Eye On Asia: The Good, The Bad, and The Ugly

Conclusion: The bevy of economic data out of Asia over the last 48 hours makes us question the legs behind the bullish rally in many Asian equity markets. In addition, the data grows increasingly supportive of the relative underperformance of Japanese equities.

 

Positions: Long Chinese Yuan (CYB); Short Japanese Equities (EWJ); Short Japanese yen (FXY); Short Indian Equities (INP); Short Emerging Market Equities (FFD)

There has been a slew of economic data coming out of Asia over the last 48 hours – some good, some bad, and some ugly. Rather than belabor the point(s) with excessive prose, we’ll just highlight the meaningful deltas and inflection points in the call-outs and charts below.

The Good 

  • Japan’s Machine Orders grew in August to +10.1% MoM from +8.8% in July. This is the largest monthly increase since December and, while stale, this data point is serving to pare back concern regarding the frailty of Japan’s economic recovery.
  • Malaysia’s Industrial Production accelerated in August to +4% YoY from +3.2% in July.
  • Australia’s Consumer Confidence inflected in October, accelerating +3.3% to 117 from a (-5%) drop in September.
  • Australia’s Business Confidence Conditions Gauge (hiring, sales, and profits) rose in August to 7 from 5 in July.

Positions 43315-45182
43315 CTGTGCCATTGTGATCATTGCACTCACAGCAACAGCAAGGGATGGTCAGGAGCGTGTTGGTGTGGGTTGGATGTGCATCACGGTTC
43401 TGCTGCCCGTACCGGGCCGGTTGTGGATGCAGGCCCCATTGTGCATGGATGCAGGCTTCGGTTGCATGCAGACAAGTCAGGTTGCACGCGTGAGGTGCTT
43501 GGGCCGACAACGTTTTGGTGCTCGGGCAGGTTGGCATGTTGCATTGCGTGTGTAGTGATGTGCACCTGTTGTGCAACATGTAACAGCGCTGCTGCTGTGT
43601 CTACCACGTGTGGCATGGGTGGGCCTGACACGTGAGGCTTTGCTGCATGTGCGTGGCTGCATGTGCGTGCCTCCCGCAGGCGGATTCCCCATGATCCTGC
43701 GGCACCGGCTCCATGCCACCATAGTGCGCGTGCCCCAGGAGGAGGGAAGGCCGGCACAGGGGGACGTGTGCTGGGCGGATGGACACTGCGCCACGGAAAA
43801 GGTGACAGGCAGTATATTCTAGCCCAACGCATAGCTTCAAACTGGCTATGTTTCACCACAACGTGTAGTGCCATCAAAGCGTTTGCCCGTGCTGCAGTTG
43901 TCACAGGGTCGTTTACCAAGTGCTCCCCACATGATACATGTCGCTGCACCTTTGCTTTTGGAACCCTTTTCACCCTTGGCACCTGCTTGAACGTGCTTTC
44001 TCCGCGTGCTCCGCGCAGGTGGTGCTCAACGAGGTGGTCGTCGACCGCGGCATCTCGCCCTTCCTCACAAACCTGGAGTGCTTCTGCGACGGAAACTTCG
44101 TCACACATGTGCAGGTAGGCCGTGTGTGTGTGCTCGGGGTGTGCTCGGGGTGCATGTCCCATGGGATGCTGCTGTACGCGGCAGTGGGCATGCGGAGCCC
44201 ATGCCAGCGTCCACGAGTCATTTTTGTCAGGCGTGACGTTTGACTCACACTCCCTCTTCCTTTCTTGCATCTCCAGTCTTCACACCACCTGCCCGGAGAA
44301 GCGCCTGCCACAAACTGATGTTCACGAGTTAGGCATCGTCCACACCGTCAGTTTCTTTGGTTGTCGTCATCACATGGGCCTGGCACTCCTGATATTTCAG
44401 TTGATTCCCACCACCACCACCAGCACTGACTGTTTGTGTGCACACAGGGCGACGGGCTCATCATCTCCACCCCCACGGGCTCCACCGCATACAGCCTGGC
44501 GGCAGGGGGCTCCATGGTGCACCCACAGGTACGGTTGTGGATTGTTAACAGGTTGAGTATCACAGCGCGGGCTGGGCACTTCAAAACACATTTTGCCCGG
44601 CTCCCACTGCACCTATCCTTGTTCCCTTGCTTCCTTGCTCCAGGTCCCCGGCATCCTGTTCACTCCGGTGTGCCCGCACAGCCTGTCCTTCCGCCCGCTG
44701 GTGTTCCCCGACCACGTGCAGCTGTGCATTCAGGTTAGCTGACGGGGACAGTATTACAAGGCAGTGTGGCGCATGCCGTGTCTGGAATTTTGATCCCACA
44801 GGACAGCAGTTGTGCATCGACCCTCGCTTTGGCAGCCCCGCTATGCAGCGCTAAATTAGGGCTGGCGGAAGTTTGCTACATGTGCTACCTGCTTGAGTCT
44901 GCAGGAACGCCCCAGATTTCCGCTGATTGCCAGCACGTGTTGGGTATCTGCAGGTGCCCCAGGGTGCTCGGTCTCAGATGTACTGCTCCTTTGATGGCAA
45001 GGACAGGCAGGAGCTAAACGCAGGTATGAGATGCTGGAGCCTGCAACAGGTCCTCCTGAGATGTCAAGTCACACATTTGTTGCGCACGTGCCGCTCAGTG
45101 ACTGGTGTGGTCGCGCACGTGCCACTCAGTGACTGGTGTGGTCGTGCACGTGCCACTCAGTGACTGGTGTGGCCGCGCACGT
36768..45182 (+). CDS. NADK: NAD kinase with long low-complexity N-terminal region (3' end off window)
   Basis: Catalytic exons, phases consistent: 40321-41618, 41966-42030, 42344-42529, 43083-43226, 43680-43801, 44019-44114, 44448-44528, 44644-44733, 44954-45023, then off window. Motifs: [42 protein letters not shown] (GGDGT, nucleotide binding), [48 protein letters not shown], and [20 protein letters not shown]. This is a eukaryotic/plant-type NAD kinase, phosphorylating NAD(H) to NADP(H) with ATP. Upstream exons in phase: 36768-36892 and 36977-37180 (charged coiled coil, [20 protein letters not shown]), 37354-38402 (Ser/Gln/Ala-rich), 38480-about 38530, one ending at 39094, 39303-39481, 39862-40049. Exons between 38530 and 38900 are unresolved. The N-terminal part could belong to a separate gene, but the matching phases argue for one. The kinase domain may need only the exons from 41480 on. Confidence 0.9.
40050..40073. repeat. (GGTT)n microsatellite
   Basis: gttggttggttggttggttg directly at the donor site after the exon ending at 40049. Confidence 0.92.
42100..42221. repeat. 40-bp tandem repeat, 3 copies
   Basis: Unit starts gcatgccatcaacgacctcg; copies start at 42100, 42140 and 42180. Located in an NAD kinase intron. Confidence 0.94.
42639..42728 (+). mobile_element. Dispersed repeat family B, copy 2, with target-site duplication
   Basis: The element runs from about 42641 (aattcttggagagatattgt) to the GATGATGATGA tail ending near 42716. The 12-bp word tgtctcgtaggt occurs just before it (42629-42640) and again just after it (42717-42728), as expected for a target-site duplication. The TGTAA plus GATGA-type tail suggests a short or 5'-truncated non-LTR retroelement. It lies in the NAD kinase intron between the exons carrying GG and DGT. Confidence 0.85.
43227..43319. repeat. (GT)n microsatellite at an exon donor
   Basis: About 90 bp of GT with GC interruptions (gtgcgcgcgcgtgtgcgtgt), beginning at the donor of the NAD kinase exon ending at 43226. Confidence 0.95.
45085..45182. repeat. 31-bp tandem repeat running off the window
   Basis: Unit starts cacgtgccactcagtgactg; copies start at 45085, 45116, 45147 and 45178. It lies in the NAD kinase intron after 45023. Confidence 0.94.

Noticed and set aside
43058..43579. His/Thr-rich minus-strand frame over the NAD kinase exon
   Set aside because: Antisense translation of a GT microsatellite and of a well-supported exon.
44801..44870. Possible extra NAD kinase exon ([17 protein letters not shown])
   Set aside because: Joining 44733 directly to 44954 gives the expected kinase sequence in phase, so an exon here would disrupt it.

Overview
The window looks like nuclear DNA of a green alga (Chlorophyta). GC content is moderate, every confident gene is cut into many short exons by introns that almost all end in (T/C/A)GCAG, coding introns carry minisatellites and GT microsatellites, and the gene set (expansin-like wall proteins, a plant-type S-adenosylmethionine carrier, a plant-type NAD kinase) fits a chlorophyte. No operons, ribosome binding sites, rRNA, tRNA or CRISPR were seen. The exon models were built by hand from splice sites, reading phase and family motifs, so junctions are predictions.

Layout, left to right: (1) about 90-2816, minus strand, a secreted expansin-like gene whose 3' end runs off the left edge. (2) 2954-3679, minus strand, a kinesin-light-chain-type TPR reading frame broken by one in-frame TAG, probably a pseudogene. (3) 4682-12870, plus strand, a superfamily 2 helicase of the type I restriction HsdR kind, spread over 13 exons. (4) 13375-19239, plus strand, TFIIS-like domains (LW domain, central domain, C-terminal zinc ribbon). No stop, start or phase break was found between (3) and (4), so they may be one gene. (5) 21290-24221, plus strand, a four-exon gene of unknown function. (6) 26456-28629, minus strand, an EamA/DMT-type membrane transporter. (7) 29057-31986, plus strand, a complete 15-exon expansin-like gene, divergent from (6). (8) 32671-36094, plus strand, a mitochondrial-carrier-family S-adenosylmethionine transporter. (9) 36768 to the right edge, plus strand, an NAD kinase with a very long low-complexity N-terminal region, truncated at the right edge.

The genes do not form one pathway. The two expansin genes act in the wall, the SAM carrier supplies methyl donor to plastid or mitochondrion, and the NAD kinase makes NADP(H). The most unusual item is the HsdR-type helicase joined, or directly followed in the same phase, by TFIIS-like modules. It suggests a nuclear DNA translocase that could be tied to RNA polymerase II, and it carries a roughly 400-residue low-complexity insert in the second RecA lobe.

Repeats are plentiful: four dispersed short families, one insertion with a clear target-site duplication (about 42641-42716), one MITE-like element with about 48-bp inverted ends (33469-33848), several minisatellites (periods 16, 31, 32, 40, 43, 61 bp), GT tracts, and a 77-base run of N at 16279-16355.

• Hong Kong’s introduced a rent-to-buy program for foreigners looking to buy property. This is an incremental measure to combat surging housing prices that have increased nearly 50% since 2009. 

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The Bad

  • China’s Export and Import growth slowed in September, which, on the margin, highlights a deceleration in Chinese and global demand. Exports slowed to +25.1% YoY from +34.4% in August; Imports slowed to +24.1% YoY from 35.2% in August. This lends further support to the claim that inflating commodity prices globally are more the result of dollar debasement than any other factor.
  • China’s central bank temporarily raised reserve requirements 50bps for six large commercial banks to rein in excess liquidity and fight inflation. The current levels are 17% for the largest lenders and 15% for smaller institutions. This latest move is in response to China’s accelerating inflation, which hit a 22-month high in August. Central Bank Governor Zhou Xiaochuan also recently said it may take two years for the inflation rate to fall below 3%, which is a firm stance against a potential interest rate hike and global calls for expedited yuan appreciation.
  • Malaysia’s Export growth decelerated in August to +10.6% YoY from +13.5% in July.
  • Dai-ichi Life Insurance Co., Japan’s second largest-insurer, plans to boost its holdings of JGBs in lieu of Japanese equities. The Nikkei, which is down (-11%) YTD, may come under substantial incremental pressure should more Japanese insurance companies and pension funds follow suit.
  • Australia’s headline Business Confidence declined in August to 10 from 11 in July. 

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The Ugly